Thursday, December 11, 2008

Tax Relief on the Horizon?

The National Marine Manufacturers Association (NMMA), which represents the United States' recreational boating industry, has announced its plans to lead a 71-member coalition in petitioning Congress for the extension of the net operating loss (NOL) carryback period from two to five years. The hope, the association argues, is that in doing so, Congress will "help businesses suffering from tough economic times."

An NOL is a period of time during which a company's expenses exceed its revenues, thus resulting in a negative taxable income. According to a press release from the NMMA, a company can currently opt to use its NOL to offset the taxes it owes on profits from the previous two years. It would like to see that period extended by three years. The rationale behind providing such a carryback period is simple: Businesses are required to pay taxes when they earn money, therefore, they are also are deserving of some form of tax relief if they begin to lose it.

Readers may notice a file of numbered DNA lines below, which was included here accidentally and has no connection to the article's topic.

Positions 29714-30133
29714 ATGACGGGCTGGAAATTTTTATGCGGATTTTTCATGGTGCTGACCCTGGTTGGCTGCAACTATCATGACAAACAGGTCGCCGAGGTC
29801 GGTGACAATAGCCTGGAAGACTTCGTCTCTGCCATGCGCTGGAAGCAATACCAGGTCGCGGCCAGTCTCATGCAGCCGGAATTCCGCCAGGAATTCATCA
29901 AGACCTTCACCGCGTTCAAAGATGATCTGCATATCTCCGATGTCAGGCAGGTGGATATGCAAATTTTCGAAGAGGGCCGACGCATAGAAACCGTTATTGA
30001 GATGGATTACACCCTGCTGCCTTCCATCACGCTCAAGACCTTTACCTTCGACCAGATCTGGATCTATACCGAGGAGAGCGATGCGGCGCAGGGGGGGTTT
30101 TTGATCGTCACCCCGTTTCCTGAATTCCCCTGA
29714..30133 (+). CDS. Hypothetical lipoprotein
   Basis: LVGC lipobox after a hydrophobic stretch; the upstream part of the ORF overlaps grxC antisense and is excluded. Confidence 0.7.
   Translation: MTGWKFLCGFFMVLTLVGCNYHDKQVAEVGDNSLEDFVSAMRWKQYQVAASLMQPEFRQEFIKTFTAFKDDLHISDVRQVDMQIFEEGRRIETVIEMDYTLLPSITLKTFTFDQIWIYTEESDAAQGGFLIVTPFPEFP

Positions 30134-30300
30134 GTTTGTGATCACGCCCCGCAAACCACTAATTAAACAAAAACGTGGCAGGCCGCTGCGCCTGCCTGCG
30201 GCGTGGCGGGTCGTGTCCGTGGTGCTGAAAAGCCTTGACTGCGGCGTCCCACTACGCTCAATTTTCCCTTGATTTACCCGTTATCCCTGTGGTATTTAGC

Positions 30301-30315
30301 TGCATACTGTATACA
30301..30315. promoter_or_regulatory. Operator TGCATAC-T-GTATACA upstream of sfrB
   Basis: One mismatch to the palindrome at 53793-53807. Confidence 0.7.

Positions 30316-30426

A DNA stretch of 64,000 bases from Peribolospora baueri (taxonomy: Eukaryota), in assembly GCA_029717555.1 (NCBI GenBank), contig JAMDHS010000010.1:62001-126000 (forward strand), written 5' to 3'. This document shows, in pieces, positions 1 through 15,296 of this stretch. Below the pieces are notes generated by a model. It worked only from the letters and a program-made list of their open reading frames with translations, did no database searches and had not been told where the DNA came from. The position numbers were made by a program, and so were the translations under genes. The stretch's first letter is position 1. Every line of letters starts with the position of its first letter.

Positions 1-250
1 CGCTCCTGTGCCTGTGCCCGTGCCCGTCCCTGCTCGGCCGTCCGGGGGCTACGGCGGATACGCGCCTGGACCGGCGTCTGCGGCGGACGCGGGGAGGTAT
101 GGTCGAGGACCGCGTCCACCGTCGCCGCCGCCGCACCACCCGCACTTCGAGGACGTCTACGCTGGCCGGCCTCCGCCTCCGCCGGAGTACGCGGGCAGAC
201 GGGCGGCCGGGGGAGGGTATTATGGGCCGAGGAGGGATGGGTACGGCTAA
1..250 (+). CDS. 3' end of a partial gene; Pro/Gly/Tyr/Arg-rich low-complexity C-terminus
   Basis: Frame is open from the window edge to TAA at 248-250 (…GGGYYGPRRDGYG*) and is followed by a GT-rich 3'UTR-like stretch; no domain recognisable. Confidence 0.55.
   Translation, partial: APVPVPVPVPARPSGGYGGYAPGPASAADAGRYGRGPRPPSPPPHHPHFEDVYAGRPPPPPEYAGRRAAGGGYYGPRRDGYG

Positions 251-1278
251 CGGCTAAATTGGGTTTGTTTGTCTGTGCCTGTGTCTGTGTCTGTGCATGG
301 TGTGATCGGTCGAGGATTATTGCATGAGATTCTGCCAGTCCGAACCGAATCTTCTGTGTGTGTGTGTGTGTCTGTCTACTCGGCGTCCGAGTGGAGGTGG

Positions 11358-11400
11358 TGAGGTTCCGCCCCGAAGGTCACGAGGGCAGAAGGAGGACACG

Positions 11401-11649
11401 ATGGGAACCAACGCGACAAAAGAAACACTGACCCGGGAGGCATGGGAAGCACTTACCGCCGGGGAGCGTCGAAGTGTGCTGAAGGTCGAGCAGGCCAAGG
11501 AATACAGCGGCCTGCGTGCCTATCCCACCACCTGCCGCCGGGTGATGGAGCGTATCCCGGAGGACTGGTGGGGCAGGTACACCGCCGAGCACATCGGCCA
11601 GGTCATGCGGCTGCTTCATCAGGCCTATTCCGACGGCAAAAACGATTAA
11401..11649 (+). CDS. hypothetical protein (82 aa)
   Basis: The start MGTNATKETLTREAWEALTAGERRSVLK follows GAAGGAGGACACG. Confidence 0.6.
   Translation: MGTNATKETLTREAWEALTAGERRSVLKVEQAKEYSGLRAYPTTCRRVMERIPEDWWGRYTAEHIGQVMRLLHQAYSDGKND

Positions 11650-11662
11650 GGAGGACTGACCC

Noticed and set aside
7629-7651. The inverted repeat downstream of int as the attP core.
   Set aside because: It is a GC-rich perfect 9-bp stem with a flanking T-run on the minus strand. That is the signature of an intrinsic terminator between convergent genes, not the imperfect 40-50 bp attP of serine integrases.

"Congress has used NOL carryback relief in the past to help manufacturers, retailers, and companies across all sectors," NMMA president Thom Dammrich has explained. "We encourage legislators to use this tool again to enable these companies to retain jobs and avoid going out of business."

To that end, the association states that in the coming weeks, it (and its coalition partners) will meet with leaders in Congress and members of President-elect Obama's transition team to press for the extension. An extension aimed, as the NMMA puts it, at "ensur[ing] that the appropriate tax relief is enacted in a timely manner."

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